Bug #2578


If-None-Match handling does not comply with RFC2616

Added by argonel about 10 years ago. Updated almost 9 years ago.

Target version:


In the case where a client knows there might be more than one ETag for a resource, it can supply all of the ETags it has and the server should return a 304 if one of them matches. A client could suppose that an ETag is weak and submit it as such, regardless of whether the server originally send a weak ETag.

Attached is a patch that adds full support for If-None-Match as defined in RFC2616.

This patch does not attempt to cause lighttpd to actually send weak ETags.


ifnonematch.patch (7.86 KB) ifnonematch.patch patch on lighttpd-1.4.35-2-g3605a3b argonel, 2014-04-17 23:38
Actions #1

Updated by stbuehler almost 10 years ago

  • % Done changed from 90 to 50

Hi. Thx for your work so far!

  • I wasn't completely happy with the parser and rewrote it a little bit
  • We usually use tabs to indent
  • "ISO C90 forbids mixed declarations and code" (http-header-glue.c)
  • As far as I understand the RFC weak ETag validation must not be used for ranged requests; I therefor had to disable the weak check. Also added a test case for it, and made the two weak cases "TODO" items.
  • I think the RFC accepts empty "tokens" - skipping "," in START should fix it, i.e. If-None-Match: ,"1", ,, "2"
  • Tokens must always be separated by at least one "," - TAIL must only go to START with a ","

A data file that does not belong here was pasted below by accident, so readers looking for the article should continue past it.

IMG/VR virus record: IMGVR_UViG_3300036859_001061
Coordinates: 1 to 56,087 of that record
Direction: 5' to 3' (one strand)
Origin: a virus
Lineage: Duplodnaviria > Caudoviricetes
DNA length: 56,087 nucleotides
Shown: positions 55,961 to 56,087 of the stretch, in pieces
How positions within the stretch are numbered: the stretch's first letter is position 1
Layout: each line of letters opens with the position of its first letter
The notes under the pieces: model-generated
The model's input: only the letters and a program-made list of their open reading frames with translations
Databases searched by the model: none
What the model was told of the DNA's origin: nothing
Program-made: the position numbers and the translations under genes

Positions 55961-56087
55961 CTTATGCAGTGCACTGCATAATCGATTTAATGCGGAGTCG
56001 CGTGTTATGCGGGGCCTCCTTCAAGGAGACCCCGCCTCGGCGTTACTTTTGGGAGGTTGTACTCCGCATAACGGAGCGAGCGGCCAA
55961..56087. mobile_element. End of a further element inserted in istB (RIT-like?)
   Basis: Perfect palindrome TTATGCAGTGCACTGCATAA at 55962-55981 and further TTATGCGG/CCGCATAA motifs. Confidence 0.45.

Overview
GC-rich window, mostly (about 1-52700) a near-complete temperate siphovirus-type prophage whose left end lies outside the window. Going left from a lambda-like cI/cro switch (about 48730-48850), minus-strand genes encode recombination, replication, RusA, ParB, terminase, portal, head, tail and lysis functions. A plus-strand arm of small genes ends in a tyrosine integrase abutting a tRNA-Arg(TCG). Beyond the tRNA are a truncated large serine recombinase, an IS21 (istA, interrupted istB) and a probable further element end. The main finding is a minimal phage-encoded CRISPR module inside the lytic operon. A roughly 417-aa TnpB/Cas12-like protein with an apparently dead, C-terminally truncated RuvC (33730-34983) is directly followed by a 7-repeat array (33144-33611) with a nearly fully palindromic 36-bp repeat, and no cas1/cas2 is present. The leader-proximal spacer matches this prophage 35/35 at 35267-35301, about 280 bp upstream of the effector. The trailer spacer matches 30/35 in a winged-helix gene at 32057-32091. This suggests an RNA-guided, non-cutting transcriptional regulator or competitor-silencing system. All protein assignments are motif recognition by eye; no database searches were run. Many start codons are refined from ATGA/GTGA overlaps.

• I'm not completely sure whether the quoted pairs have to match - is "a" equal to "\a" or not? For now I assume they are not equal: "both validators MUST be identical in every way"

See for my current patch.

I can add your account name + email (or something else) as author if you want.

Any good ideas how to solve the weak ETag validation vs. ranged request thing? Is it really needed? Perhaps etag_is_equal could be extended to return whether it was a strong or a weak match, although I'd like a different function name for that.

Some notes what I changed - maybe you can use the feedback:
  • I think char is a bad substitute for bool - char is a "special" integral type. It certainly saves no memory on the stack, in registers or in function parameters. I used int instead.
  • Mixed returning of enum values and "boolean" values (!...) - this is wrong. The function names indicates the return value is a boolean, and therefore the returned values should only be 0 or 1 (or FALSE / TRUE).
  • Just directly return on success instead of using a special state (and !state is not very readably - enum values should be compared explicitly, so searching for them is easier)
  • enum { FOUND_TOKEN = 0, START, TOKEN, MAYBE_WEAK, QUOTING, TAIL } states; - unused variable states. Perhaps this was inteded as a typedef (typedef enum {...} states;)?
  • I like to do comparisions with constant values the other way round, so I don't accidentally assign stuff (if ('"' == *current) instead of if (*current == '"')); your const char* pointers would have prevented assignments too ofc.
  • We have case labels on the same indentation level as the surrounding switch - that way { and } add and remove always exactly one level.
Actions #2

Updated by stbuehler almost 9 years ago

  • Status changed from New to Fixed
  • % Done changed from 50 to 100

Applied in changeset r2994.


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